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EPOKE - Education, Organisation and Policy in the Knowledge Economy

Transnational agencies (OECD, Bologna Process, EU, World Bank, World Trade Organisation, UNESCO) proclaim that the future lies in a global knowledge-based economy and society.

They argue that a country's wealth depends on the speed with which it develops and acts upon new ideas for products, develops new ways of organising in network enterprises, and generates a high skills workforce of graduates with the intellectual and personal skills to be 'knowledge workers'.

These policies are advocated both for OECD countries to sustain their global advantage; and for Third World countries to shake off their disadvantage. They give universities and education a central role in driving all aspects of this economy - knowledge, organisation and pedagogy - and have prompted a frenzy of reforms worldwide.

Through sociological, historical and ethnographic research this programme explores critically changes associated with the emergence of a global knowledge-based economy and society through three inter-related contexts:

  • Comparative inter/national policies 
  • New forms of organisation and their pedagogies
  • Academic practices - university and further education, research and  knowledge dissemination

Inter/national policies to develop a global knowledge-based economy -their global travel and local negotiation

Transnational agencies will be studied to trace the historical development, and contestation, of policies which imagine and try to bring about a global knowledge-based economy and society and new forms of transnational governance. 

  • How have policies to reform universities and education travelled round the world and interacted with national reform agendas?
  • How, comparatively, have these policies been taken up in first world countries, emerging economies and third world countries?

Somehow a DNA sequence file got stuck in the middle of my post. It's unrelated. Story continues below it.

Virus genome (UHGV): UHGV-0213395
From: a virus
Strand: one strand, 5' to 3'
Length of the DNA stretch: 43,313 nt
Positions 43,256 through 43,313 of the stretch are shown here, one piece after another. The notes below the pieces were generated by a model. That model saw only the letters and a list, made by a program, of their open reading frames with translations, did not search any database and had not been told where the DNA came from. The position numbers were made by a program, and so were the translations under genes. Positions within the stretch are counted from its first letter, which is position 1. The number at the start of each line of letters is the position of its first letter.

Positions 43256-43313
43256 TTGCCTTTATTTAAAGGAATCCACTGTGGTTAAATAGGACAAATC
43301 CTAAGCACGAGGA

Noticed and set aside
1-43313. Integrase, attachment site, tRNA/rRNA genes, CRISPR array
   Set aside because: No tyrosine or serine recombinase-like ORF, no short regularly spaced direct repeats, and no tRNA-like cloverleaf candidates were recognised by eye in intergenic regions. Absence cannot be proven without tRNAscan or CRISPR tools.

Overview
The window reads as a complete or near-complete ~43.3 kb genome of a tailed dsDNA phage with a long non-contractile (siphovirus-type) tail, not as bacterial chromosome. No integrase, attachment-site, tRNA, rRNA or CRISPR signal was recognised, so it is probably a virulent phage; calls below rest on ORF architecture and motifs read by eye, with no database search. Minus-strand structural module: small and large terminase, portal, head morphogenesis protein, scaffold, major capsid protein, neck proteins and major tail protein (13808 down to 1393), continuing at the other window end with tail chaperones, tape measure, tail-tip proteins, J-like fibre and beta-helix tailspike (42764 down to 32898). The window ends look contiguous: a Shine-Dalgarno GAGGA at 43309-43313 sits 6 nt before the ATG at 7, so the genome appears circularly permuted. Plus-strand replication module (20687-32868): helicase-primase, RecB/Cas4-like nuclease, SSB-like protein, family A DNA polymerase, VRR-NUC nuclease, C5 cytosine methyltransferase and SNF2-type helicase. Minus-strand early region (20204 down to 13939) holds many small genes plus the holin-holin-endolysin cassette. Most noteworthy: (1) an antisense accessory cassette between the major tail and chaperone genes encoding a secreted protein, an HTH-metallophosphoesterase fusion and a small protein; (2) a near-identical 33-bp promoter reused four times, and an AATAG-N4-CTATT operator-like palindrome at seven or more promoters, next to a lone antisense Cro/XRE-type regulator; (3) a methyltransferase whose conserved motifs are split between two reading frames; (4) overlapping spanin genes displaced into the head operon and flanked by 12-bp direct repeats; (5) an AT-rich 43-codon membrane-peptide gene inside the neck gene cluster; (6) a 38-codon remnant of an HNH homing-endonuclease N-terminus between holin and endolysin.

• How have these countries engaged with the policies? assumptions and possible contradictions?
  • How do universities, in their organisational and physical forms, project a new role for themselves on local and global scales? 

New forms of organisation - their migration between private and public sectors, including universities, and their pedagogies

Central to the idea of a global knowledge-based economy is the shift from Fordist to network enterprises in which a small core of strategic managers contract out work to fast changing project teams and independent suppliers.

The OECD propounds this as a model for the whole of the public sector, including universities, to align them, as suppliers of knowledge and 'flexible' workers, with network enterprises.

  • How do such forms of organising change as they migrate between private companies, public services and universities?
  • What images of the new worker and of work-life do they entail?
  • What pedagogies are embedded in these new ways of organising and how do managers, professionals, employees and customers/clients/students engage with the values of performance, accountability and flexibility?
  • What kinds of opportunities and stresses do these forms of self-organising generate?

University teaching, research and knowledge dissemination, as shaped by these organisational and policy contexts

Within these policy and organisational contexts, how is academic work practiced, in terms of research, teaching and knowledge dissemination?

Ethnographies of learning and teaching will aim to understand and reflect critically on how students and academics are negotiating with ever-changing discourses, organisational forms and policy expectations about higher and further education.

Detailed and comparative studies of research practices will explore how the sciences and humanities are responding to changes in institutional contexts and the politics of knowledge as well as to the new criteria of relevance and expectations of the surrounding society.